Another scam one of our graphic designers said happened to her was an apartment for rent, viewed online, that was too good to be true. She was moving here from out of state and so was looking for housing online. The apartment was in an ideal location where not a lot of apartments were available. It was beautiful and even allowed pets.

The only stipulation was that a background check was required. The “renter” asked our designer to pay $100 for the background check to the background check company of the “renter’s” choice. She was suspicious because the price seemed high for that service. She googled the company and found numerous hits identifying it as part of a scam. The apartment did not exist.

Finally, we know someone who fell for a scam that later was attempted on the mother of another employee. A caller calls and says it is the grandchild of the person and that they are in jail in Chicago and were in a car accident while drinking and driving. They ask the person not to tell their parent, but please wire money to get them out of jail. The place to send the money seems to be a bail bondsman and seems legitimate.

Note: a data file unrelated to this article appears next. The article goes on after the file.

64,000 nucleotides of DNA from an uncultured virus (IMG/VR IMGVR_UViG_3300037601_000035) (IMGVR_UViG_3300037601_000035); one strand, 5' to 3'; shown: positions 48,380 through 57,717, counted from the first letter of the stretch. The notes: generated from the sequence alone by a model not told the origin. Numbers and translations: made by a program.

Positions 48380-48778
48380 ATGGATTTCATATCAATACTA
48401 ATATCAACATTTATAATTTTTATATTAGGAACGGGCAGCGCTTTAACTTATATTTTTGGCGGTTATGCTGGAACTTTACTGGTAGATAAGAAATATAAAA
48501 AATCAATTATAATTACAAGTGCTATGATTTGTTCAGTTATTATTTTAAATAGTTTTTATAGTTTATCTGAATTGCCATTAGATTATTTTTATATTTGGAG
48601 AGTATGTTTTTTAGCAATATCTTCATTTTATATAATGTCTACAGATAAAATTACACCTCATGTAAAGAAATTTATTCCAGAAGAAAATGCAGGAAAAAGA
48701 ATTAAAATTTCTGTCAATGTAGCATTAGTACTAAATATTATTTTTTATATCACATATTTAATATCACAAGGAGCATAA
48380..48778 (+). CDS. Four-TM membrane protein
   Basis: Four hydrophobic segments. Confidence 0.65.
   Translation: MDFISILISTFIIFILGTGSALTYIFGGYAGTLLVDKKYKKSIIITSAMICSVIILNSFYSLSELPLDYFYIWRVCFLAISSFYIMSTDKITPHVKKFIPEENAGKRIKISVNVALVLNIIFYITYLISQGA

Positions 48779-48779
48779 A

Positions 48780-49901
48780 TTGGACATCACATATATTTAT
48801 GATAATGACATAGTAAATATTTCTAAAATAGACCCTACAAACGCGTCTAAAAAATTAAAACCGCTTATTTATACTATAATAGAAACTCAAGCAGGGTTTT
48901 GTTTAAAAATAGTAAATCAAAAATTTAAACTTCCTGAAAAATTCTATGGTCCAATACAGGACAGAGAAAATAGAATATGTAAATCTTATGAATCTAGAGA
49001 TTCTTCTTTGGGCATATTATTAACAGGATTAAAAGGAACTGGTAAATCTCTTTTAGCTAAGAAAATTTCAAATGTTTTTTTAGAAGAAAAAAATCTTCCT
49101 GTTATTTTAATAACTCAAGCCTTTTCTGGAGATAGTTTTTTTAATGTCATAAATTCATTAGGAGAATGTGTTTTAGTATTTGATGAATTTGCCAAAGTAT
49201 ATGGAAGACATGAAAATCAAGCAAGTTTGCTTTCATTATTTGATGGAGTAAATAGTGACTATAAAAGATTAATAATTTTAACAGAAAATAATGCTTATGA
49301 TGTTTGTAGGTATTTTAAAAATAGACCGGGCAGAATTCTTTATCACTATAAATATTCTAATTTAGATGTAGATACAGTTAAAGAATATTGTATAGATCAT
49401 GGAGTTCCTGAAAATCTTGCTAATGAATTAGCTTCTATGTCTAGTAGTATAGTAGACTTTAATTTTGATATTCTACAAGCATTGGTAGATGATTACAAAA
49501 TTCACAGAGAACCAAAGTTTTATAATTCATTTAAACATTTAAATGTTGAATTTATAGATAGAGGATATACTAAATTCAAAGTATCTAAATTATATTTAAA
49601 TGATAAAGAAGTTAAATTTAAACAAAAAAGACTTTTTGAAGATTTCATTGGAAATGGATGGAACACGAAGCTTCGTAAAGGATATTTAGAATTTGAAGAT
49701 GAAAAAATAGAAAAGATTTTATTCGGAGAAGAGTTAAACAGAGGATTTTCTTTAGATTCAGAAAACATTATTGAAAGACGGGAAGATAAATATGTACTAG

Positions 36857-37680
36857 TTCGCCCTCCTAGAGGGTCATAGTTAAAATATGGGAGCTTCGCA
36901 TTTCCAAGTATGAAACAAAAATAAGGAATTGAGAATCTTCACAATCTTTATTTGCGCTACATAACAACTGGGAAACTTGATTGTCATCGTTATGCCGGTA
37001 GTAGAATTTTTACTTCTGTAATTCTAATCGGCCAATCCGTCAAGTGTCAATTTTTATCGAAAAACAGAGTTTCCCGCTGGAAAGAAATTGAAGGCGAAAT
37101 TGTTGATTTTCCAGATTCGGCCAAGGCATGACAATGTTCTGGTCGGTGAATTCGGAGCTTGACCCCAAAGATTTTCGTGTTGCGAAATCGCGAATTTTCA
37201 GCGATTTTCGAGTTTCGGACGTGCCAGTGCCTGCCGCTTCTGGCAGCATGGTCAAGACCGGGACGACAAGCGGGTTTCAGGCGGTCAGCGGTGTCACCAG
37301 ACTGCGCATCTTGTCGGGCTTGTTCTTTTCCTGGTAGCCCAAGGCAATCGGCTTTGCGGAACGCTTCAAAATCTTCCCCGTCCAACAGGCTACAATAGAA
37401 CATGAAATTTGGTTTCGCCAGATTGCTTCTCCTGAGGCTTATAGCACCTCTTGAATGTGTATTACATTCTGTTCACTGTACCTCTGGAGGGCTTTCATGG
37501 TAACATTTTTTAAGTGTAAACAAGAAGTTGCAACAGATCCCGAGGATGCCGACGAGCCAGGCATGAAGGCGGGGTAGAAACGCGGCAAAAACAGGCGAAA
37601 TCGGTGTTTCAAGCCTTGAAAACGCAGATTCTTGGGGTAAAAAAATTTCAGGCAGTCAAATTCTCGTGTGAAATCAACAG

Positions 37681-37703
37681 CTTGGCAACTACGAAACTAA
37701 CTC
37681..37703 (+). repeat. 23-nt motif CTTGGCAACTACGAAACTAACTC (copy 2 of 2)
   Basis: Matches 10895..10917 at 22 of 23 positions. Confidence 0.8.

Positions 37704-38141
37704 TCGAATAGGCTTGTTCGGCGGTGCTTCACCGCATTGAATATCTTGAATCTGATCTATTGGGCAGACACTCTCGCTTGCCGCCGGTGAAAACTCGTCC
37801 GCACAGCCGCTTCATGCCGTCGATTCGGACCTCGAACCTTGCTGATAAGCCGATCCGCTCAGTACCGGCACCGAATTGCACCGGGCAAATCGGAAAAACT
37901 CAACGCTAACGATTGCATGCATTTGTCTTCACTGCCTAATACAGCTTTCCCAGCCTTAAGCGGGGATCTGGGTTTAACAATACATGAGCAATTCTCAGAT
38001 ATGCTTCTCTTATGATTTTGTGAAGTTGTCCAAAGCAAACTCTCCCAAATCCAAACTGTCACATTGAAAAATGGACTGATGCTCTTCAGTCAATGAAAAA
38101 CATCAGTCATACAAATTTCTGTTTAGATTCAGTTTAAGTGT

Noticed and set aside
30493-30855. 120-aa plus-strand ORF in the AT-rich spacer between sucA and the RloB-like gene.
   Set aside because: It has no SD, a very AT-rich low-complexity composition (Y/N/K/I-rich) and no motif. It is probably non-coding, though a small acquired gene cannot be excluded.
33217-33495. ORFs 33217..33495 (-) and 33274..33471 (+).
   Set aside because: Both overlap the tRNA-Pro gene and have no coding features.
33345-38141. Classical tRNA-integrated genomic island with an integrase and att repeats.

It ends up the caller is no relation, there was no car accident in Chicago involving the grandchild, who actually was at work in Holland that day. The money that was wired is gone. In that scam the caller, having succeeded in the first wire transfer, calls again to say they need more money.

We wonder how long the scam from our paper would have gone on if our reader was not smart enough to recognize something was off. Would the first check have been followed by another with further requests for purchase or preparation of the future, fake job. Our Department of Public Safety officers tell us this scam and all sorts of others, are common and they see them regularly.

We apologize to our readers for being an unwitting part of this potential rip off and will be as vigilant as we can be in watching for “adverts” that are dangerous and potentially expensive scams.